As for their ARM offers, all of them start with a binary only (and also signed) initial bootloader - not much better than their Intel designs.

    Originally posted by CFWhitman View Post
    Another question I would ask the Free Software Foundation is whether there is any proprietary firmware on the system in ROM chips. To me, there is not that much difference between proprietary firmware loaded from the hard disk and proprietary firmware loaded from a ROM chip.
    Once thing they "missed" is the embedded controller firmware. Since there's no documented/reverse-engineered way to change it (even though it looks like it's updatable), I guess it's fine for now, even for the FSF. I half expect some FSF member to work on that next.

    Leave a comment:


  • CFWhitman
    replied
    Seems a Bit Expensive

    I think that I could reproduce what this provides at a much lower price. Of course, as has been mentionded several times, a Chromebook with Coreboot could also be converted to an entirely free Linux distribution. Is there a Chromebook with Coreboot and wireless that doesn't require a proprietary firmware (with an Atheros card, for example)?

    Another question I would ask the Free Software Foundation is whether there is any proprietary firmware on the system in ROM chips. To me, there is not that much difference between proprietary firmware loaded from the hard disk and proprietary firmware loaded from a ROM chip.

    As far as the usefulness of the hardware goes. In my experience hardware of that vintage can be extremely useful, especially if you are running Linux on it. I use and give away laptops at home with similar CPUs and less than 2GB of RAM all the time. If they have at least 1GB, they're good machines for typical use (most either have 1.25 or 1.5 GB). The only time I generally wish for more than 2 or 3 GB of RAM is when I'm running virtual machines. I'm fairly sure Xubuntu, for example, would run very happily on this hardware.

    Leave a comment:


  • CFWhitman
    replied
    Originally posted by Sonadow View Post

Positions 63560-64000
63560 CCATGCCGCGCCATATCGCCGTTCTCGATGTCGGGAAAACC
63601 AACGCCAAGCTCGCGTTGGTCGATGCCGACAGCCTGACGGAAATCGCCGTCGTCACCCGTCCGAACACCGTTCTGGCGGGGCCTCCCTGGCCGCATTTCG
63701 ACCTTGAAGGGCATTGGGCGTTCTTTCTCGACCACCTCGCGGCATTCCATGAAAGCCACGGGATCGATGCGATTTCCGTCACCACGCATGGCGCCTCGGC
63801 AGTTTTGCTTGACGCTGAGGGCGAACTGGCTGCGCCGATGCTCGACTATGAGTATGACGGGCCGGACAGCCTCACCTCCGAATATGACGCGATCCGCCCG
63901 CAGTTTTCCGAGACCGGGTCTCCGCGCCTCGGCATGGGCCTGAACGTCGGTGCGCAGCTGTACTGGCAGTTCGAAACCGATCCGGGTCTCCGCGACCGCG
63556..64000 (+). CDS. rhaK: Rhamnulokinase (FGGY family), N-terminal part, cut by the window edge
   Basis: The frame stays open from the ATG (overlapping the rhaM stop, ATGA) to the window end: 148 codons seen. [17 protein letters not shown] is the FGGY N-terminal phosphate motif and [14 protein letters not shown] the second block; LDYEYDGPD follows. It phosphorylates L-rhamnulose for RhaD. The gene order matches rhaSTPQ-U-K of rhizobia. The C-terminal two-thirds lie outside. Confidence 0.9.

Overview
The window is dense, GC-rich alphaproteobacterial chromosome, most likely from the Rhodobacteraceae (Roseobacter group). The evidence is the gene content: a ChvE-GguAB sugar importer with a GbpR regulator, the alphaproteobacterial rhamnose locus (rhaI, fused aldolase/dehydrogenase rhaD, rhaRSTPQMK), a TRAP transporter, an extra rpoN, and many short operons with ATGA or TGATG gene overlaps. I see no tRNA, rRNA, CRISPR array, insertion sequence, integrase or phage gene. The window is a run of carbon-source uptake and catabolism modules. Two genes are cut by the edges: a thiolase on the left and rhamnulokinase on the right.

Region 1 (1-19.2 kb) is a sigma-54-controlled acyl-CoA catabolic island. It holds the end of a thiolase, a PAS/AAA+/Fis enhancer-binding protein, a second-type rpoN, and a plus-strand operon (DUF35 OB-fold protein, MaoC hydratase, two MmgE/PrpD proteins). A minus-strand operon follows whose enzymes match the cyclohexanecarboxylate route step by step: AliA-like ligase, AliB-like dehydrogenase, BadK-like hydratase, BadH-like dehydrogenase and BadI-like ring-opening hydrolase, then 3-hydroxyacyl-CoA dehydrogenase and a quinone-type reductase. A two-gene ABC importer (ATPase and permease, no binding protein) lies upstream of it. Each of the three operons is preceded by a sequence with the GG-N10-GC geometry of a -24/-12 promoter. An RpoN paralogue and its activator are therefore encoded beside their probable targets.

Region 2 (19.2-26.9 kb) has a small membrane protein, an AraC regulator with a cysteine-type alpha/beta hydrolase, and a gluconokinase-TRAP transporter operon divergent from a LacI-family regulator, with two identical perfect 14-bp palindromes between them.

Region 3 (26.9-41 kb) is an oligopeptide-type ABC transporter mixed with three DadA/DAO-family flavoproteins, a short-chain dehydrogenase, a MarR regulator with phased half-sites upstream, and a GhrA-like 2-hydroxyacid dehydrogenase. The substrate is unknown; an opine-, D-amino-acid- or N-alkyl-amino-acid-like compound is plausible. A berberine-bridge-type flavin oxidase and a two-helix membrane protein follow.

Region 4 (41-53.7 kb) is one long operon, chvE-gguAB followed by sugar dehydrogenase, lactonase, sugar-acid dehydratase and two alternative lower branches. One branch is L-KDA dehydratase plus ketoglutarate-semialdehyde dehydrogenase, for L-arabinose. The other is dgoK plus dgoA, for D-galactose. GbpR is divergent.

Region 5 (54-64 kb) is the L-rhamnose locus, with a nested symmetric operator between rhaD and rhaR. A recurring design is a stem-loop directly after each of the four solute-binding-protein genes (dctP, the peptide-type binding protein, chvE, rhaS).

So that's the whole aim isn't it? Linux-exclusive hardware.

    If that's what Linux users want, then they better have the balls to admit that 'freedom' was never their goal, and exclusivity is. Lest they forget what is the real meaning of freedom as defined by their own idol Stallman:

    If Coreboot limits me from running any other operating system on a machine that is loaded with it, it is effectively depriving me of the freedom to use it for any purpose. Thus the machine that it is loaded on is not freedom-respecting hardware and by extension, Linux-exclusive hardware are not freedom-respecting hardware.
    Until your posts stop consisting entirely of strawmen, it will be hard to take them seriously.

    Leave a comment:


  • curaga
    replied
    Originally posted by dee. View Post
    This has got to be the most batshit crazy post anyone has ever posted on phoronix. Well done!
    Oh, you should read his other posts. That's not his first phoronix account. Hi ParadoxUncreated!

    Leave a comment:


  • curaga
    replied
    I think the RYF certification is too strict, in that it requires second-degree 100% freedom.

    For example, if I were to sell a laptop with 100% free software installed, and said GNU/Linux on my website, I would fill the first-degree requirement. But if the preinstalled distro was Ubuntu, since Ubuntu has proprietary software in its repos, I would fail second-degree.

    I belive the cert would be much more useful if the first-degree was all that was required. Even if Ubuntu encourages closed sw by offering it, I the seller do not (except by proxy by installing Ubuntu), and the hw is still fully free with no BIOS blobs etc.

    Any FSF people here? Did I understand the requirements correctly?


    --

    China is currently making some very nice Macbook Air clones with ARM A9 dual-core + Mali 400 + 720p display, for ~100$. Wondermedia has released the kernel and u-boot for a very similar model. You could probably get 24+ hours battery life out of those.

    I was considering reselling those with proper Linux preinstalled, with the usual hw tweaks to make it nice to use. But it seems I couldn't get the RYF mark for those if I used Ubuntu, even if everything installed on the device and recommended by me was 100% free software.

    Leave a comment: